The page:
OK, so Taylor may not be that smart yet, but it’s a cool idea! Advertised as a travel assistant powered by A.I., Taylor is a chatbot on Telegram, which is a messaging app that focuses on speed and security. Taylor is very new, reported to be more of a “proof of concept” rather than a fully fleshed out product, according to a press release on The Next Web. Essentially, this bot pulls its data from Nomad List, a site that ranks the best cities for working remotely. You can ask Taylor a few important items about a city you’re traveling in, such as where to find nearby places to work and sleep. Taylor pulls from a relatively limited data set, as its data is only from Nomad List. Yet, Nomad List collects data from over 500+ cities and offers information such as if they city has Uber, clean air, or great nightlife. The chatbot has appeal for regular users of Telegram who are interested in the digital nomad life and want to learn about the best place to travel next for work.
3. Claire: A B2B travel bot and travel management solution
Claire is a virtual travel assistant powered by A.I., created by the startup 30SecondsToFly. Claire is all about business travel. The “bot” side of Claire is a virtual travel assistant who will communicate with travelers, helping them book policy-compliant travel within just minutes. Claire has access to privately negotiated rates and tailors travel to users’ preferences. If problems arise during a trip, users can text Claire to solve the problem. Claire can communicate on all major platforms—Facebook Messenger, Slack, Skype, and through SMS. On the travel management end, Claire provides detailed analytics and will input expenses directly into a company’s existing expense management systems. Concerned about duty of care? Claire knows where travelers are at all times.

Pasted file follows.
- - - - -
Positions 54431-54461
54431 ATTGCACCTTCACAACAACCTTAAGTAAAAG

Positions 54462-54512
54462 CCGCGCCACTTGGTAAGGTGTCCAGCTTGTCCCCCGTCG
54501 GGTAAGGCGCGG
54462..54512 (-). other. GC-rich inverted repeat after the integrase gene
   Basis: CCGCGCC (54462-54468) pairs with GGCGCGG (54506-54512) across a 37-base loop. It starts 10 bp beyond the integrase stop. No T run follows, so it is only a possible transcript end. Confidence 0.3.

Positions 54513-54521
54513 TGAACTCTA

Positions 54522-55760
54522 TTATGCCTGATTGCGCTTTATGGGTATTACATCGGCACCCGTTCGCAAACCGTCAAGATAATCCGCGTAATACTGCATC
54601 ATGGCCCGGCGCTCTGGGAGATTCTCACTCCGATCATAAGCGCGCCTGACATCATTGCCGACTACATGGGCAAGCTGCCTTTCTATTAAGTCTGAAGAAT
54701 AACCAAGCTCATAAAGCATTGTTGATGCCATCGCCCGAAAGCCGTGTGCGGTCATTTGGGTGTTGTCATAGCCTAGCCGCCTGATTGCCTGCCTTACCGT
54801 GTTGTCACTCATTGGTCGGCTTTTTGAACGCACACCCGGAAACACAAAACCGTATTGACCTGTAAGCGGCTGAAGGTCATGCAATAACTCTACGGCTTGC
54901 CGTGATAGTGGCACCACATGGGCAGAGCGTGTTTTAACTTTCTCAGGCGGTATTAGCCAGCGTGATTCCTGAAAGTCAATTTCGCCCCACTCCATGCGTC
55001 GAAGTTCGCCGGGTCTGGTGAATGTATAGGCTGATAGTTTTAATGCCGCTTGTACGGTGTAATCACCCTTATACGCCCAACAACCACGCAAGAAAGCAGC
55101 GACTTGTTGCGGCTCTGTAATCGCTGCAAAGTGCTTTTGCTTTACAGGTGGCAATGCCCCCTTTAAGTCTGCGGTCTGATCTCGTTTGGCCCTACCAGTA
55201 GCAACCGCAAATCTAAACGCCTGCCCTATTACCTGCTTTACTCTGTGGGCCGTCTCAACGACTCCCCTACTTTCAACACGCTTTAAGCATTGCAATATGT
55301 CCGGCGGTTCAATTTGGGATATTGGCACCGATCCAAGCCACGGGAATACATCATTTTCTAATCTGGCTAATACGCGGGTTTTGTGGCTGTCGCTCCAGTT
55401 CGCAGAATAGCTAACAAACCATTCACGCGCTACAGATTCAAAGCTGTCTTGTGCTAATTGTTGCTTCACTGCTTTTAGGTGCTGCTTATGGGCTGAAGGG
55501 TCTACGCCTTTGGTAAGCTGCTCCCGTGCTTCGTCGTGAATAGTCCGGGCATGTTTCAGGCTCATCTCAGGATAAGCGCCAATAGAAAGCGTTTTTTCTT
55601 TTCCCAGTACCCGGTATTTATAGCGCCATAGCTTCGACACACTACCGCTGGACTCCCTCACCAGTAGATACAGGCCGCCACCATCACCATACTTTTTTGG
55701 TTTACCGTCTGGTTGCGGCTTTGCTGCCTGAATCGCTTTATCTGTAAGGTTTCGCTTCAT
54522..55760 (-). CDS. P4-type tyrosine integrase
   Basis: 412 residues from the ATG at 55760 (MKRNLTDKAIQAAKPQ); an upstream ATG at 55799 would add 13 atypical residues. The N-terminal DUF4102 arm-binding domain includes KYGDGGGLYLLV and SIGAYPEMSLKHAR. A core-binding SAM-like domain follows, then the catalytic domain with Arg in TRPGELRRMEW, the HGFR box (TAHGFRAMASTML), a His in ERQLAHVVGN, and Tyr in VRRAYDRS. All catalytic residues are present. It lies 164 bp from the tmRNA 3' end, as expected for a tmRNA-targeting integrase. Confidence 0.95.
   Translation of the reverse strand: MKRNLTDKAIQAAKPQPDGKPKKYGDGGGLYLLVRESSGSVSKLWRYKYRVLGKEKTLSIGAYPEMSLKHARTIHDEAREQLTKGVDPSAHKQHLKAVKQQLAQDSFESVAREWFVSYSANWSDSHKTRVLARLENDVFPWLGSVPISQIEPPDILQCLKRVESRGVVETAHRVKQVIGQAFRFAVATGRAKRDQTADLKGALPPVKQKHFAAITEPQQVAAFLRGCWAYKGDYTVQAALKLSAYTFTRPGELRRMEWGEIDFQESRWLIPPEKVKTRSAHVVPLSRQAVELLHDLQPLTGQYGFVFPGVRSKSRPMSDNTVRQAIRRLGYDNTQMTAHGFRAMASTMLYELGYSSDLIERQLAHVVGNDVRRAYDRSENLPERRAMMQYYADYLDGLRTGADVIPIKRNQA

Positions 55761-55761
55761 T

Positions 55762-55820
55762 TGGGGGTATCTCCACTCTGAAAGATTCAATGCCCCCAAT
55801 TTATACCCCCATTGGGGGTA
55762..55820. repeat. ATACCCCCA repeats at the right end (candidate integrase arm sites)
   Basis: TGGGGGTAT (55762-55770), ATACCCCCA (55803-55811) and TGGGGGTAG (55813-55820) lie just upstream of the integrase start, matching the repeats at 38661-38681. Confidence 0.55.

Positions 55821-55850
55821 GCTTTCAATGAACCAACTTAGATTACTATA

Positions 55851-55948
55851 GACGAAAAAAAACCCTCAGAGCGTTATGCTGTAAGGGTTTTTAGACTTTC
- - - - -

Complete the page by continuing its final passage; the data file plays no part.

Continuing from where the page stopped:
4. Carla: A personal travel assistant that will help you pack and book policy-compliant trips
Currently in Beta, Carla is Carlson Wagonlit Travel’s personal travel assistant, which offers advice for planning your business trip. You can ask Carla (or Jin, Mei, Aurore, or Franck—female and male travel assistant avatars with different ethnicities) a travel policy question, such as if you’re allowed to fly business class, and she’ll let you know right away because she’s “memorized” your company’s travel policy. She can give you advice on packing, advising if you’ll need a business visa or what types of adapters you may need to pack for international travel. In terms of booking, Carla can make excellent price-saving recommendations because she can combine flights with trains, for example. She helps you choose the nearest hotel to the airport or office and tells you the local weather of where you are traveling to. Users can sign up here, although it’s currently a limited beta.
5. Cinch: A travel app for unmanaged business travel
Cinch is an iPhone app designed for business travelers who do not work in big companies allied with Travel Management Companies that handle all the booking. With Cinch, you don’t have to search for flights and hotels; instead, you simply tell Cinch where you want to go and when, and it will give you the best deals based on your preferences, history, and the location. Cinch allows users to enter very detailed preferences. Users can rank their preferred hotel chains in order and even get specific about room location preferences within a hotel. Cinch also has a “repeat trips” function so business travelers who travel often to the same place can rebook easily. Looking at their website, it appears Cinch hasn’t launched yet, but that users can sign up here for early access.
6. HelloGbye: A B2C app with multi-person booking capabilities